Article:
Michigan Fresh: Using, Storing, and Preserving Beets (HNI10)
Beets can be served and preserved in many ways.
Michigan-grown beets are available late July to late October.
Using, Storing and Preserving Beets
Big Red, Crosby’s Egyptian, Detroit Dark Red, Early Wonder, Gladiator, Honey Red, Little Ball, Little Mini Ball, Pacemaker, Red Ace, Ruby Queen, Sangria and Warrior are all excellent varieties for canning.
Storage and food safety
Avoid using large beets greater than 3 inches in diameter.
Wash hands before and after handling fresh fruit and vegetables.
Do not trim the root.
Wash beets thoroughly under cool running water. Do not use soap.
Keep beets away from raw meats and meat juice to prevent cross contamination.
Before storing, trim the stem to 2 inches above the beet. Do not trim the tail.
Store beets in a plastic bag in the refrigerator at or below 41 °F for 7 to 10 days.
Beets may be frozen for up to ten months.
For best quality and nutritive value, preserve only what your family can consume in 12 months.
|2 1/2 to 3 pounds of fresh beets (without tops)||= 2 pints frozen beets|
|13 1/2 pounds of fresh beets (without tops)||= 9 pints of canned beets|
|10 medium beets (without tops)||= about 1 pound or 2 cups of cooked beets|
How to Preserve
Select deep, uniformly red, tender, young beets, no more than 3 inches across. Wash and sort according to size. Trim tops, leaving 1/2 inch of stem and tap root to prevent bleeding of color during cooking. Cook in boiling water until tender. For small beets, cook 25 to 30 minutes; for medium beets, cook 45 to 50 minutes. Cool promptly in cold water. Peel, remove stem and tap root, and cut into slices or cubes. Package, leaving 1/2-inch headspace. Seal, label, date and freeze.
Pressure canning is the only safe method for canning beets. For the best quality, use beets that are 1-2 inches in diameter. Trim off beet tops, leaving an inch of stem and roots to reduce bleeding of color during cooking. Scrub well. Cover with boiling water. Boil until skins slip off easily (about 15 to 25 minutes, depending on size of beets). Cool. Remove skins and trim off stems and roots. Leave baby beets whole, and cut medium or large beets into 1/2-inch cubes or slices. Half or quarter very large slices. If desired, add 1 teaspoon of salt per quart to each jar. Fill hot jars with hot beets and fresh hot water, leaving 1-inch headspace. Remove air bubbles. Wipe jar rims. Adjust lids. Process in a weighted-gauge canner at 10 pounds pressure or in a dial-gauge canner at 11 pounds pressure: pints for 30 minutes and quarts for 35 minutes. Let jars stand undisturbed for 24 hours. Remove rings. Wash, label, date and store jars.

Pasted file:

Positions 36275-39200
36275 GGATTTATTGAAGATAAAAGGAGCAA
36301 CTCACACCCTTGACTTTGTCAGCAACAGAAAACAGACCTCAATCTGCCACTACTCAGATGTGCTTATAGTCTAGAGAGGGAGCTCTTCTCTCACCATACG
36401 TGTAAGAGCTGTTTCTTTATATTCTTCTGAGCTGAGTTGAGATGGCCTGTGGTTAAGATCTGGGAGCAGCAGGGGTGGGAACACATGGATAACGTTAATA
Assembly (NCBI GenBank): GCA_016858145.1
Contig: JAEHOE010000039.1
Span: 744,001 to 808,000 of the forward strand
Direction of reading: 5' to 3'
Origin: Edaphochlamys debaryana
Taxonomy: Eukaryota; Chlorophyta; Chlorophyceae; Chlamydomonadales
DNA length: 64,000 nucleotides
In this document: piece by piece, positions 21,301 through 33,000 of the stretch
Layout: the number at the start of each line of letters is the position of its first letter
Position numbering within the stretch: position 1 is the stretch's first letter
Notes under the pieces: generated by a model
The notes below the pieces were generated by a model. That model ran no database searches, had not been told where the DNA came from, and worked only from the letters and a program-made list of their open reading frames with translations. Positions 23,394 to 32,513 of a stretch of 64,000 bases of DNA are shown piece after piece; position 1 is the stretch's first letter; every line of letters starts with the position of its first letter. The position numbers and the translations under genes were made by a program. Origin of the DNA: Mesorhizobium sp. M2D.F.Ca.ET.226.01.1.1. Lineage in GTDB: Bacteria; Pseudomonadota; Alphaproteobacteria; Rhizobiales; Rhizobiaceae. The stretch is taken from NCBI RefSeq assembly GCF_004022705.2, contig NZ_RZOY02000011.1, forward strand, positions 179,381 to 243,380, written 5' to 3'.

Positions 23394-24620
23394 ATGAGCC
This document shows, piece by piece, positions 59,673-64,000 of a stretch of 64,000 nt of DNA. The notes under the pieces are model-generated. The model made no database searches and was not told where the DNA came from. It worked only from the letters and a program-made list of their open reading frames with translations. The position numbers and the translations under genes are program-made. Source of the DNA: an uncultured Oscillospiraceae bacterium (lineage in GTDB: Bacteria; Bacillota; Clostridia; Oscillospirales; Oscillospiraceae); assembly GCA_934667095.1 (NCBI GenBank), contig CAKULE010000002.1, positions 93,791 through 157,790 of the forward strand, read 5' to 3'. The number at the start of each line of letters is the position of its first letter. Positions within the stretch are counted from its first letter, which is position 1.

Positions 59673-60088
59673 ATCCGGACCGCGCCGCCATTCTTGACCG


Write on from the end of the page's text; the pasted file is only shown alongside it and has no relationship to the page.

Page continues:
NOTE: The processing times given above are for altitudes of 0-1,000 feet. If you are canning at a higher altitude, the processing times stay the same, but you must make the following adjustments when using a dial-gauge canner:
At altitudes of 1,001-2,000 feet, process at 11 pounds pressure.
At altitudes of 2,001-4,000 feet, process at 12 pounds pressure.
At altitudes of 4,001-6,000 feet, process at 13 pounds pressure.
At altitudes of 6,001-8,000 feet, process at 14 pounds pressure.
At altitudes above 1,000 feet in a weighted-gauge canner, process at 15 pounds pressure.
7 pounds of 2- to 2 1/2-inch diameter beets
4 to 6 onions, peeled to 2 to 2 1/2 inches in diameter (if desired)
4 cups white or cider vinegar (5 percent acidity)
1 1/2 teaspoons canning or pickling salt
2 cups sugar
2 cups water
2 cinnamon sticks
12 whole cloves
Recommended process times in boiling-water bath canner
|Style of pack||Jar size||1-1,000 ft.||1,001-3,000 ft.||3,001-6,000 ft.||6,001-8,000 ft.|
|Hot||Pints or quarts||30 min.||35 min.||40 min.||45 min.|
Variation: Pickled whole baby beets. Follow above directions but use beets that are 1 to 1 1/2 inches in diameter. Pack whole – do not slice. Onions may be omitted.
For more recipes, see:
U.S. Department of Agriculture. (2009). Complete guide to home canning (Rev. ed.). (Agriculture Information Bulletin No. 539). Washington, DC: Author. (http://nchfp.uga.edu/publications/
University of Georgia Cooperative Extension. (2006). So easy to preserve (5th ed.). Athens, GA: Author. (http://setp.uga.edu/)
- Michigan State University Extension. (2005). How much should I buy? A guide to fresh fruits and vegetables for home cooking. (CYFC064). East Lansing, MI: Author.
- Andress, Elizabeth and Judy A. Harrison. So Easy to Preserve. Bulletin 989, 6th edition. Cooperative Extension University of Georgia, 2014.
- University of Illinois Extension. Watch your garden grow. Retrieved from http://urbanext.illinois.edu/veggies/
Prepared by: Linda Huyck, MSU Extention educator